Cut down on bacon and sausages to prevent breast cancer, researchers say

Francesca Specter
Yahoo Style UK deputy editor
Cut down on processed meats like bacon to lower cancer risk. [Photo: Getty]

Processed meat has been linked to an increased risk of breast cancer, according to new research.

Eating bacon and sausages on a regular basis could up your chances of getting the disease by 9% compared to those who consume low levels of these foods, it has been reported.

These findings support previous studies by the World Health Organisation linking the consumption of processed meats with higher cancer incidence rates.

Processed meat has been modified to either change its taste – through smoking or curing – or extend its shelf life through adding preservatives or extra salt.

Example includes sausages, hot dogs, beef jerky, corned beef, canned meat, bacon and salami.

Lead author Dr. Maryam Farvid, of the Harvard T.H. Chan School of Public Health, said of the findings: “Previous works linked increased risk of some types of cancer to higher processed meat intake, and this recent meta-analysis suggests that processed meat consumption may also increase breast cancer risk.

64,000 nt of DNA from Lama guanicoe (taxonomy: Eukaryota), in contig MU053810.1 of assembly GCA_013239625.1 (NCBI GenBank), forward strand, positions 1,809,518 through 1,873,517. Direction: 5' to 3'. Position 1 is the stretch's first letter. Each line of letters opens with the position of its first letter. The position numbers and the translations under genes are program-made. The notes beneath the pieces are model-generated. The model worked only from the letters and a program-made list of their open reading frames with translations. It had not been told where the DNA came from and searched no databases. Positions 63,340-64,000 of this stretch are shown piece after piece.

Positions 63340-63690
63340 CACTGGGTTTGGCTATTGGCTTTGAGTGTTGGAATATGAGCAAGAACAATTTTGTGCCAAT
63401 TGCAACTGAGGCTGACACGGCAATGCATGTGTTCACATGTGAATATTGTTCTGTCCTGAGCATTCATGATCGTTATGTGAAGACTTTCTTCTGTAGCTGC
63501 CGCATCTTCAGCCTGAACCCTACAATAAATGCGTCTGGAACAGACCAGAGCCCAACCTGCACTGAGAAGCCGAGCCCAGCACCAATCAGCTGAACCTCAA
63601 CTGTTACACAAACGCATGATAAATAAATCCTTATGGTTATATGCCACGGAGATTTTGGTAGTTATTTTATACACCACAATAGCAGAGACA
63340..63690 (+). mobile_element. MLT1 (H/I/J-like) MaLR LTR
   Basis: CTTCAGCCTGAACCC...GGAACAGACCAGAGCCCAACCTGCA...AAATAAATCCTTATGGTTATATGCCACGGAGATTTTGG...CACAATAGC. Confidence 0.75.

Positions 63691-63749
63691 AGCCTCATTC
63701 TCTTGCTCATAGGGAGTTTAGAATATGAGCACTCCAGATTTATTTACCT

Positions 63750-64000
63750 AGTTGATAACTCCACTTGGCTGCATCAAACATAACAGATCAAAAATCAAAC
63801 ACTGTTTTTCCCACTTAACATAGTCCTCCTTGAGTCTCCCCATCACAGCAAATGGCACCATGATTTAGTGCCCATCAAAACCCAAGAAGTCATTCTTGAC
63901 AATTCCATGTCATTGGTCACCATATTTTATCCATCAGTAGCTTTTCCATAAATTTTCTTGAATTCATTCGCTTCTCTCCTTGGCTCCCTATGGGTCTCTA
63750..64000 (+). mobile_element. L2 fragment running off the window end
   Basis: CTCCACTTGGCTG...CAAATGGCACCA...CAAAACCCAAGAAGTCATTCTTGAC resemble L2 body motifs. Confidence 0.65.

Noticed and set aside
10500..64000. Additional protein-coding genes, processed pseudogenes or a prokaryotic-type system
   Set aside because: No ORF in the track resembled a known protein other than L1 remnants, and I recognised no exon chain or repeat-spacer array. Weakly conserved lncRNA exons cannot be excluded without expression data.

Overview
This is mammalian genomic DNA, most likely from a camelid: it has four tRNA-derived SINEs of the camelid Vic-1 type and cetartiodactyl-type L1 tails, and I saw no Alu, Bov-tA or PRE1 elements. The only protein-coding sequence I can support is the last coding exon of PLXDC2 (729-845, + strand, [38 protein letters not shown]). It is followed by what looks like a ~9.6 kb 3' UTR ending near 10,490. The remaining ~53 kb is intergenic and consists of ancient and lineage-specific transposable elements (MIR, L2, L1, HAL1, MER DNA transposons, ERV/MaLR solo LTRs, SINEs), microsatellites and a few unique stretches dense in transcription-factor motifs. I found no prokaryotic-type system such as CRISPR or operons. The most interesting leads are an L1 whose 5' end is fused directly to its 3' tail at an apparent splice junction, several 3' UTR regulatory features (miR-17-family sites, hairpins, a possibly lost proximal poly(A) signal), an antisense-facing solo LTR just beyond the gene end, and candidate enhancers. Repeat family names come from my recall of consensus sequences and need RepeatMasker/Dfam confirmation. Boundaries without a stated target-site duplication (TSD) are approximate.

“Therefore, cutting down processed meat seems beneficial for the prevention of breast cancer.”

Breast cancer risk in the UK

Statistics from Cancer Research UK state one in seven women in the UK will develop breast cancer in their lifetime – meaning the risk of developing the condition is just over 14%.

Some 23% of breast cancer cases are said to be preventable. [Photo: Getty]

If the research is correct, eating high levels of processed meat would increase a woman’s risk of getting breast cancer by a further 9%.

Men can also develop breast cancer, with between 350 and 400 cases occurring each year, according to the NHS.

Breast cancer prevention

Cancer Research states on its website almost a quarter (also 23%) of breast cancer cases are preventable.

While many are simply unlucky, the website predicts some 8% of cases are caused by being overweight and obese, while another 8% are linked to alcohol consumption.

Other risk factors include not breastfeeding (5%), post menopausal hormones (2%) and oral contraceptives (less than 1%).

The NHS website warns you should check your breasts regularly: “You should see your GP as soon as possible if you notice any symptoms of breast cancer, such as an unusual lump in your breast or any change in the appearance, feel or shape of your breasts.”

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